Literature and Value in The Afterlife of Comparison; or, The Fetish of Equivalence

Professor Melas, past Chair of Cornell University’s Comparative Literature Department, and Co-founder of its Institute for Comparative Modernities and its interdisciplinary “Critical Theory and (post)Colonialism Workshop,” is author of All the Difference in the World: Postcoloniality and the Ends of Comparison (Stanford UP, 2007), which was runner-up for the American Comparative Literature Association’s Wellek Prize for Book of the Year. With David Damrosch and Mbongeseni Buthelezi, she co-edited The Princeton Sourcebook in Comparative Literature: From the European Enlightenment to the Global Present (Princeton UP, 2009). Her essays and articles have been widely published in numerous leading journals and periodicals. An internationally recognized expert on the Martinican poet Aimé Césaire, she has also written extensively about poetry, prose fiction, criticism, and theory in the Caribbean, Africa, the Arabic-speaking world, Europe, and North America.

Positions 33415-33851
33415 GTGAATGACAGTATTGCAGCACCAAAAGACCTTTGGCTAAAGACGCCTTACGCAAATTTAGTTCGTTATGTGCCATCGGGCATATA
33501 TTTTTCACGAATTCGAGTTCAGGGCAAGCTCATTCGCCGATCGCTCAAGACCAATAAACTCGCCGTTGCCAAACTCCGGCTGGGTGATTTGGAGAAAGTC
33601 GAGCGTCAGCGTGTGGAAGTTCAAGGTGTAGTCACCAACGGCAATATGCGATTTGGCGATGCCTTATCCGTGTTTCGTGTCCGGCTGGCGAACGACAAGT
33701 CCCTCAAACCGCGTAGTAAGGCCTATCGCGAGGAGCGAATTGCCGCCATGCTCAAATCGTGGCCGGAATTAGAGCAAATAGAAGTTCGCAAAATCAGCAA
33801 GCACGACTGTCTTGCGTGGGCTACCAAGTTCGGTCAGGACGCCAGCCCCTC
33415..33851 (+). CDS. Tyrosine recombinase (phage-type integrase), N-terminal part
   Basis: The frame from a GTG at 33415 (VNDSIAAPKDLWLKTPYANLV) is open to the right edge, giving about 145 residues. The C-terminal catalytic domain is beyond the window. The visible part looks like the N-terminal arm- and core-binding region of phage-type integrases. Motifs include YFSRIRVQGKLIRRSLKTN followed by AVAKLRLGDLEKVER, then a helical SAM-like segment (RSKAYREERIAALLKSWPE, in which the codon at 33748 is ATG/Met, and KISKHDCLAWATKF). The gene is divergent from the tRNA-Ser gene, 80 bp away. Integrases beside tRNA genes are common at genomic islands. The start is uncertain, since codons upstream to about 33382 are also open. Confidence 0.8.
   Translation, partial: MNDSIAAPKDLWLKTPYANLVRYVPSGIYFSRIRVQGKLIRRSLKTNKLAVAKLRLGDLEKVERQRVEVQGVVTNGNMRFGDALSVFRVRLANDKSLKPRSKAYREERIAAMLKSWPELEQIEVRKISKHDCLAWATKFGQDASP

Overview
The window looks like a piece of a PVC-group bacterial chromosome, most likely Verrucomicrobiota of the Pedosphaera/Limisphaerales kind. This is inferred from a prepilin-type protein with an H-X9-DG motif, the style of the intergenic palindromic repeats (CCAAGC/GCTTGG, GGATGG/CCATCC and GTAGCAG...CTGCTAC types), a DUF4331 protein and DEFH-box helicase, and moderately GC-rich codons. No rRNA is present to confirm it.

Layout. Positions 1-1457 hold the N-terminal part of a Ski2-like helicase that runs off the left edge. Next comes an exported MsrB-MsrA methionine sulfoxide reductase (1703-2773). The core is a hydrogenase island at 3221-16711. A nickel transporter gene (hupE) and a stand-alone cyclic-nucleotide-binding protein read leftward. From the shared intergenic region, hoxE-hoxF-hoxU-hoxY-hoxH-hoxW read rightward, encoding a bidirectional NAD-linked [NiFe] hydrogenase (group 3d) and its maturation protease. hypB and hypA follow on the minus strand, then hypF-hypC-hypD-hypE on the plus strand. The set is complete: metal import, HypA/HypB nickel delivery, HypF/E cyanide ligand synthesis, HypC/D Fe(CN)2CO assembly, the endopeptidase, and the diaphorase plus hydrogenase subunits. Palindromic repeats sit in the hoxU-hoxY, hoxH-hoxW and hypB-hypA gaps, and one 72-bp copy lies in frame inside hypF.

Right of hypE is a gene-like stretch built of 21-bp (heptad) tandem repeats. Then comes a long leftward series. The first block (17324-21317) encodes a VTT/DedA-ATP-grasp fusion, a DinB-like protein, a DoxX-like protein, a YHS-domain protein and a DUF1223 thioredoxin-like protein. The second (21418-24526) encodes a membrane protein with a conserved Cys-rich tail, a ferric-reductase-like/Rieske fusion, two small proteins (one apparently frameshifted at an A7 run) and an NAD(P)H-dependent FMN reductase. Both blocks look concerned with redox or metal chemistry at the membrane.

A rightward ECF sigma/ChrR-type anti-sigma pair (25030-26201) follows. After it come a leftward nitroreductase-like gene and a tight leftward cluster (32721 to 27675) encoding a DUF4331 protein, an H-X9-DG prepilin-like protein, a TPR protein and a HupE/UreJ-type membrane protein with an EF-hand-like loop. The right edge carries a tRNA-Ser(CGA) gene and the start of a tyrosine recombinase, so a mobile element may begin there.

Co-sponsored by The Program in Critical Theory, the Departments of Comparative Literature, English, and French, and The Doreen B. Townsend Center for the Humanities.